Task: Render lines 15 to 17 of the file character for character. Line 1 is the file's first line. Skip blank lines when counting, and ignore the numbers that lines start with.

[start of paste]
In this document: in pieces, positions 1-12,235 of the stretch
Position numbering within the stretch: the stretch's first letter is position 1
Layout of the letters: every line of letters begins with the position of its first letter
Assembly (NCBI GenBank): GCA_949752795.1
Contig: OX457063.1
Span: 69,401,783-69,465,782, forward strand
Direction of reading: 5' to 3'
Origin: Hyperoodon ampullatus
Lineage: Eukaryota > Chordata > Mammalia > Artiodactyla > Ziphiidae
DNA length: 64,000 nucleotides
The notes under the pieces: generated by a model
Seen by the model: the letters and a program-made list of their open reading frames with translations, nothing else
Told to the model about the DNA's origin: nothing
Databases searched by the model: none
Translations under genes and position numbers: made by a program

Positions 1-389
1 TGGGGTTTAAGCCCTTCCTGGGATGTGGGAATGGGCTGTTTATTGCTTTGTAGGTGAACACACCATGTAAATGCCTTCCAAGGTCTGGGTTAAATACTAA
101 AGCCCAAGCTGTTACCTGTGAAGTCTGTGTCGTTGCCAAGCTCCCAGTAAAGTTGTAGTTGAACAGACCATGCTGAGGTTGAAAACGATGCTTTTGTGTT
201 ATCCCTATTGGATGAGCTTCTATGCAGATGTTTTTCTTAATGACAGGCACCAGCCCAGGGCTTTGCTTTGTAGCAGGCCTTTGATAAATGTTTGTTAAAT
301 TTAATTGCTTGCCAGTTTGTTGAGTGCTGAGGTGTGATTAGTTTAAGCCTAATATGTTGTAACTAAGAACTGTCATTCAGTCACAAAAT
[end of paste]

Translations under genes and position numbers: made by a program

Positions 1-389
1 TGGGGTTTAAGCCCTTCCTGGGATGTGGGAATGGGCTGTTTATTGCTTTGTAGGTGAACACACCATGTAAATGCCTTCCAAGGTCTGGGTTAAATACTAA